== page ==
Hundreds of people are expected in Minneapolis Monday evening to attend a celebration of the poetry of Robert Bly. Now 92, Bly is credited with reshaping poetry in the United States through his writing, teaching and advocacy.
Event organizer Jim Lenfestey said he expects many people will crowd into Plymouth Congregational Church for a reading to mark a 60-year poetic legacy. He points to Bly's influential magazine, begun in and called "The Fifties," which in the following years morphed into "The Sixties" and "The Seventies."
"That magazine made a national impact from his farmhouse kitchen table in Madison, Minn., and then he went on to publish his first book in 1962 and up till now," he said. "So it's a great honor to be able to present this book."
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"This book" is "Collected Poems," a new anthology of Bly's work. Lenfestey invited 30 people, including Bly's family and friends, to each read for two minutes.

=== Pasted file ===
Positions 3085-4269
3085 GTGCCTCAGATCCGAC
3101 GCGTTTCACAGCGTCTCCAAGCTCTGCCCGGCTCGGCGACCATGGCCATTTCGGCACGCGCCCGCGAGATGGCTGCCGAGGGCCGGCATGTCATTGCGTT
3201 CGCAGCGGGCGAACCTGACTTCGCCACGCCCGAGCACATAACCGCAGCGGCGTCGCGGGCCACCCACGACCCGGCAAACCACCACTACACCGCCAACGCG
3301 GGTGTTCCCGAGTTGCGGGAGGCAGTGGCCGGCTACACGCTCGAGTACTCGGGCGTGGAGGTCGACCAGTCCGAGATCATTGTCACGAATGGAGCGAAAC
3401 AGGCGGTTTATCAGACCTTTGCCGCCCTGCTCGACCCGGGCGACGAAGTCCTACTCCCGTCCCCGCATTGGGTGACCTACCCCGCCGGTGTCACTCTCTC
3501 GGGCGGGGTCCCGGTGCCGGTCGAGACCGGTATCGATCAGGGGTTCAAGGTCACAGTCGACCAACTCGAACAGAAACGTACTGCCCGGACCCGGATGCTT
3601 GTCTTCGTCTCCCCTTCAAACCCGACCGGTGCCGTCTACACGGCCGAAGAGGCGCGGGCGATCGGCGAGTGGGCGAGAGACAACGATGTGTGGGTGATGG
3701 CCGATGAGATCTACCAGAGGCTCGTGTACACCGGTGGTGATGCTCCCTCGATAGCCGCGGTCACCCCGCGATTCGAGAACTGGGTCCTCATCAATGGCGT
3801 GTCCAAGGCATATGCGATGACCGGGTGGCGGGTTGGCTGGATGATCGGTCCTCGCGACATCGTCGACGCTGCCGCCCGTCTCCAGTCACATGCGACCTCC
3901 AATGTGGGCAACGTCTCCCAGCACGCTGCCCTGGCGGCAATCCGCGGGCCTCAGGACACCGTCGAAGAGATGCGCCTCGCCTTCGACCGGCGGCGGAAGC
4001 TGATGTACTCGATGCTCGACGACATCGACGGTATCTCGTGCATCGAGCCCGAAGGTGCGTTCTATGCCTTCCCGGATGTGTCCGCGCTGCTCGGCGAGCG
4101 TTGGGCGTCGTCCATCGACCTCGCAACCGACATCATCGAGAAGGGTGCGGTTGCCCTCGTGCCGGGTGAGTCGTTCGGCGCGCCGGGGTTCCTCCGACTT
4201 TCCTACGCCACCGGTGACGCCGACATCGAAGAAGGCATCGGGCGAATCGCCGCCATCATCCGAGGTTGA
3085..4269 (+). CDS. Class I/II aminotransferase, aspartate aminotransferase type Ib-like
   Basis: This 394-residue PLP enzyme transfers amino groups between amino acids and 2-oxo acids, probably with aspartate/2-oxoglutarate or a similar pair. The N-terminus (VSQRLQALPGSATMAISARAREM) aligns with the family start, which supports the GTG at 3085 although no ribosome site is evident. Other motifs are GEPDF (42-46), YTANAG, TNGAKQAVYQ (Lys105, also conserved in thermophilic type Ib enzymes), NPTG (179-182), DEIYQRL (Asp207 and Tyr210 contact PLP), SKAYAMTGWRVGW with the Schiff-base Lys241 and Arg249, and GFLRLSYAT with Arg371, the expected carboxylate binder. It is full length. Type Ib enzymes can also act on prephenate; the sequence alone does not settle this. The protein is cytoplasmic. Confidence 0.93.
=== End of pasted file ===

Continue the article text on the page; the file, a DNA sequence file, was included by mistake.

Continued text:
"The hardest part for many of the poets is to choose one or two short ones to be able to do in the few minutes that each of them has," he said. "Because the richness in here is gold."
In his prime, Bly was known for readings that drew huge crowds, where he often recited from memory. In recent years, as Lenfestey puts it, Bly has gone quiet. He's unlikely to attend. But Lenfestey is particularly excited by one guest with a special Bly connection.
"Some of your listeners may recall a great poem, 'Lying in a Hammock at William Duffy's Farm in Pine Island, Minnesota,'" Lenfestey said. "That William Duffy — Robert and he were partners, founding the magazine. Bill lives in St. Paul and he's lively as a wild chicken, and he's going to be here, and the only problem is there is no two minutes with Bill Duffy. But it will be wonderful to hear the story that he is going to tell and hear the poem he is going to choose."
The event will end with all the readers together reciting a later Bly poem, "Keeping Our Small Boat Afloat."
The reading begins at 7 p.m. Tuesday. Lenfestey took a lesson from hosting his last Bly event, four years ago. That crowd was so big, many didn't get in. He's got a bigger hall tonight.
"This time there will be no turning away of people," he said. "We want everybody to come."